By Prof. Gerald Steinberg

 The network of non-governmental organizations that claim to promote human rights and humanitarian agendas, and are centrally involved in the Israeli-Palestinian conflict, often use antisemitic themes and images in their campaigns. Some of these reflect classical antisemitism, while other cases involve the singling out of Israel, double standards, obsessive condemnations of responses to terror and campaigns for boycotts, divestment, and sanctions, as declared in the NGO Forum of the 2001 Durban Conference.

Before the creation of the State of Israel, anti-Semitic attacks, including the use of bigoted tropes such as blood libels, theological accusations, and racist depictions, were directed at the Jewish people. “New anti-Semitism,” a more recent phenomenon, substitutes hatred of the Jew with demonization of Israel.


Groups engaged in these campaigns include large international NGOs such as Amnesty International and Human Rights Watch, as well as fringe Palestinian NGOs such as MIFTAH and Badil. While many of these organizations’ budgets comprise of European government funding, these organizations employ classical and theological anti-Semitism, at times also using rhetoric that constitutes anti-Semitism.


For example, on March 27, 2013, Miftah, a radical Palestinian NGO, published an Arabic-language article, in response to U.S. President Obama’s support for Israel and his celebration of the Passover Seder, repeating the antisemitic blood libel. The author wrote, “Does Obama in fact know the relationship, for example, between ‘Passover’ and ‘Christian blood’… ?!  Or ‘Passover’ and ‘Jewish blood rituals…?! Much of the historical stories and tales about Jewish blood rituals in Europe are based on real rituals and are not false as they claim; the Jews used the blood of Christians in the Jewish Passover …”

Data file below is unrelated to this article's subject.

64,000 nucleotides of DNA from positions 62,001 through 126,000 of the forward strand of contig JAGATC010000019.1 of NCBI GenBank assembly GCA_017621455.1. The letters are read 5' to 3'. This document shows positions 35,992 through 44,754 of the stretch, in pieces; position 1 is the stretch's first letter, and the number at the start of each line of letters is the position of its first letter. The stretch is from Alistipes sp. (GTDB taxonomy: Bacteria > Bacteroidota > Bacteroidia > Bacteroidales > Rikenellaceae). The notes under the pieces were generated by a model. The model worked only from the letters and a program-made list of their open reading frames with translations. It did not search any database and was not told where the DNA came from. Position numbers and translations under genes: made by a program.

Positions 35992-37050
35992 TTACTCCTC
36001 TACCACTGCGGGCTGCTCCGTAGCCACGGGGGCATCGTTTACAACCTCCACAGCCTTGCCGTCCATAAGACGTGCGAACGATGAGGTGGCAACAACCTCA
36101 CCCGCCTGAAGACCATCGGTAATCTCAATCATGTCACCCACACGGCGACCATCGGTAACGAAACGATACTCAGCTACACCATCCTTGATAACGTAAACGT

Similarly, a Palestinian NGO known as Badil, has repeatedly been linked to antisemitic images and rhetoric. In 2010, an antisemitic cartoon won a monetary award for 2nd prize in Badil’s Al-Awda Nakba caricature competition. The cartoon is a blatant representation of classic antisemitic tropes, including a Jewish man, garbed in traditional Hasidic attire, with a hooked nose and side locks. He stands above a dead child and skulls, holding a pitchfork dripping with blood.


Despite the extensive evidence of NGO antisemitism, governments continue to fund these groups. Officials justify the funding under the pretense that it is intended for distinct “projects” unrelated to the grantee’s wider agenda and expressions of antisemitism. However, funders are enablers, and share full responsibility for the activities of their grantees.


The ongoing government funding for NGOs that engage in antisemitic activities and use antisemitic rhetoric highlights the persistent double standard: Hatred of Jews is tolerated in a way that would be unthinkable for other racial, ethnic, or religious groups; moreover, Jewish and Israeli targets are often denied the right to define what constitutes discrimination against them.



Dr. Gerald M. Steinberg is Professor of political science at Bar Ilan University, and President of NGO Monitor, Jerusalem